Body Movement Based Architecture

Body Movement Based Architecture

Bianconi Fabio (Università degli Studi di Perugia, Italy), Marco Filippucci (Università degli Studi di Perugia, Italy) and Chiara Verdecchia (eVolution Dance Theater, Italy)
DOI: 10.4018/978-1-5225-0029-2.ch030
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The aim of this research is to investigate the connections between Visual Computing, which is oriented towards the representation of complex surfaces, and Geometrical Design Tools, which intercept the movement created through dance, itself understood to be the art and technique of composing forms in space. Through investigating the tight link between perception and representation, this studio has the heuristic aim of capturing the new messages that come from the utilization of digital media, though always the value of experience is considered fundamental to conceptualization and the teachings of history are kept at the fore.
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There was a madman who sculpted the wind, they used to stop and watch him in motion, modeling every detail of his piece of art, after a time he would stare from afar. Almost always he'd be discontented, and in one puff destroy his creation, at night the people would go home, the madman's dance etched on their mind... (Lorenzo Jovanotti, Buon Sangue, 2005)

Figure 1.

Architectural form and danced movement in Wilkinson Eyre's Royal Ballet School of London

This study has been developed using epistemological research on the heuristic value of representation. Its scope is the representation and classification of complex surfaces in the architectonic field, whose numerous interpretative modalities have been discussed at length in the scientific literature (Emch, 1919). In this area, a driving role has been taken by the Synthetic Method (Migliari, 2009) that analyzes surfaces as “geometric places”, collective points in space that share the same properties. This interpretation of form has the advantage of establishing a correlation between performance and construction. Given the central role of the event, the “perceptive principle of intelligibility” merges with geometry (Argan, 1979), in this way recalling the concept of “topology” (Sgrosso, 1979) – literally the “analysis of places” – the field investigating the relationship between time and space. Under these premises the implicit concept of motion allows us to establish a link with the elementary graphic elements of point and line, an ideal bi-dimensional synthesis for the schematization of thought (de Rubertis, 1994). It is by this logic that complex surfaces are defined by classical descriptive geometry as a special extension of Hachette’s definition of the curve: the geometric location of a moveable point subject to one or more constant forces that vary with each position (Hachette, 1828).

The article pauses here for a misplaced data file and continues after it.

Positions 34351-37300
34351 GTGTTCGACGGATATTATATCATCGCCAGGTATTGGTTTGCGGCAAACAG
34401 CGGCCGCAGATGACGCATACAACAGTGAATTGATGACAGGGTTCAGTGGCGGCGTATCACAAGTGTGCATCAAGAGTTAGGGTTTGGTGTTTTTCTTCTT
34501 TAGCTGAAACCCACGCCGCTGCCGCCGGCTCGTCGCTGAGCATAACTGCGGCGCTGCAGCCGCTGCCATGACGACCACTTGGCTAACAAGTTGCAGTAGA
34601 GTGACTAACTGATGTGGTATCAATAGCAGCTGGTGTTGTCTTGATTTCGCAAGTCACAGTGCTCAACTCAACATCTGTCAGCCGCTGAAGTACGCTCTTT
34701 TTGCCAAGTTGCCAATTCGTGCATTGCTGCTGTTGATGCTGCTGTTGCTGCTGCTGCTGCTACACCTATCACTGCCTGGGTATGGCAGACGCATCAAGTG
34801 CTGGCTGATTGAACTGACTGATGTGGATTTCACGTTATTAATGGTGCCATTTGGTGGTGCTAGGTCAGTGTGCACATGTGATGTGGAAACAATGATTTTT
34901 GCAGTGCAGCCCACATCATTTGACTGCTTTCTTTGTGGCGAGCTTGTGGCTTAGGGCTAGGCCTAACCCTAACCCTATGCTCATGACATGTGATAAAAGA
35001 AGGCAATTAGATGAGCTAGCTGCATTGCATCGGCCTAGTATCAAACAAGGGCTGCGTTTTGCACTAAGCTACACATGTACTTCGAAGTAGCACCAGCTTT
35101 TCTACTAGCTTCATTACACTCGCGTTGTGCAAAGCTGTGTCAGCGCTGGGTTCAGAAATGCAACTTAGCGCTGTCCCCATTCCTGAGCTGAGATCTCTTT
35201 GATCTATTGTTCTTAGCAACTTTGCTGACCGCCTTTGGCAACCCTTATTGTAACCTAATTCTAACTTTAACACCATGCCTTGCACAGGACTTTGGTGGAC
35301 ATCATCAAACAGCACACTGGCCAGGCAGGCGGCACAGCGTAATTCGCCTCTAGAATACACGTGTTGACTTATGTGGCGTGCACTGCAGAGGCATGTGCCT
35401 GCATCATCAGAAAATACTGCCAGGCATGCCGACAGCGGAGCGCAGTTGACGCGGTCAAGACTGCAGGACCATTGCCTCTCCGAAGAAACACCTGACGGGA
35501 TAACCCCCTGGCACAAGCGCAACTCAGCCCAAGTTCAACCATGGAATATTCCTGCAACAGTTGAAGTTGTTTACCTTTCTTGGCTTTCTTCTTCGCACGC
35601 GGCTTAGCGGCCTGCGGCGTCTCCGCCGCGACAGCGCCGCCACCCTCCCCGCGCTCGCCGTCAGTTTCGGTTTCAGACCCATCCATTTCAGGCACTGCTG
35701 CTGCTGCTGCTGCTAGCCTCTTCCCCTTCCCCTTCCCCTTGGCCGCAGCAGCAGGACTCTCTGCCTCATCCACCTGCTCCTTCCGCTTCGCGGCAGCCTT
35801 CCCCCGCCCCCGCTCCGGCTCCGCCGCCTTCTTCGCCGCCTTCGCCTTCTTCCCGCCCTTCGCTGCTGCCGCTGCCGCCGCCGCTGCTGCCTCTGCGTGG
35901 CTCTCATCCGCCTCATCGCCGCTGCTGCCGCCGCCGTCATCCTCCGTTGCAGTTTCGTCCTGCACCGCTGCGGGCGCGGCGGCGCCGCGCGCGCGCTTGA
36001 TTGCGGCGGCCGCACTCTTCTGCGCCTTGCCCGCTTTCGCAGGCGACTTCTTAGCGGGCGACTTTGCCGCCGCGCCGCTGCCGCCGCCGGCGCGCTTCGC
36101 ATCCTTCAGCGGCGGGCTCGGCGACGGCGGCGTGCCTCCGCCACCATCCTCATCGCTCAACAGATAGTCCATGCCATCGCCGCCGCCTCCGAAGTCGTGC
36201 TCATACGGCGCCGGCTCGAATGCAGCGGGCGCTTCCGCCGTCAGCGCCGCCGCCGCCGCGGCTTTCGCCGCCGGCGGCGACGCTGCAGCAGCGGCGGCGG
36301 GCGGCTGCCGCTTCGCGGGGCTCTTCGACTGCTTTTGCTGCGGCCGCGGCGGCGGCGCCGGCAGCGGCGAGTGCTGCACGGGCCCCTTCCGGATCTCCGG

It is clear that such an interpretation derives from a knowledge of form which is in itself clearly influenced by instruments. The design of a curve, for example, even in a purely digital form, may change depending on which tool is used, and the results will be different if we use a spline or a NURBS curve. Such conditions may have huge implications in the field of heuristic planning.

According to Marshall McLuhan, drawing is a tool, a media, and thus a message (McLuhan, 1964), and by this logic we can connect Visual Computing and Emerging Geometrical Design Tools. Past architectural masters, such as Le Corbusier, spent their life in a continuous survey on the diversification of representative methods, their aim being to free themselves of media conditioning in the process of morphogenesis (Boesiger & Girsberger, 1987). It is in fact possible to propose a history of contemporary architecture by analyzing the development of techniques of representation, for example in Zaha Hadid’s aesthetics evolution (Figure 2).

Figure 2.

The medium is the message: Zaha Hadid from 1974's axonometries to 2014's perspectives

Key Terms in this Chapter

Laban Movement Analysis: A comprehensive system of observing, analyzing, notating, and organizing all forms of movement.

Chronophotographic Surfaces: Forms derived from the envelopment of human body movements where the resultant forms are a combination of the main anatomical axes as generatrices and the dynamic movement trajectories as directrices.

Chronophotography (“Pictures of Time”): Applied science (used mainly in the second half of the 19th century), using photography for studies of changes in time.

Kinetics: Studies what causes a body to move the way it does, by analyzing the actions of forces contributing to the motion of masses. Subfields are statics and dynamics.

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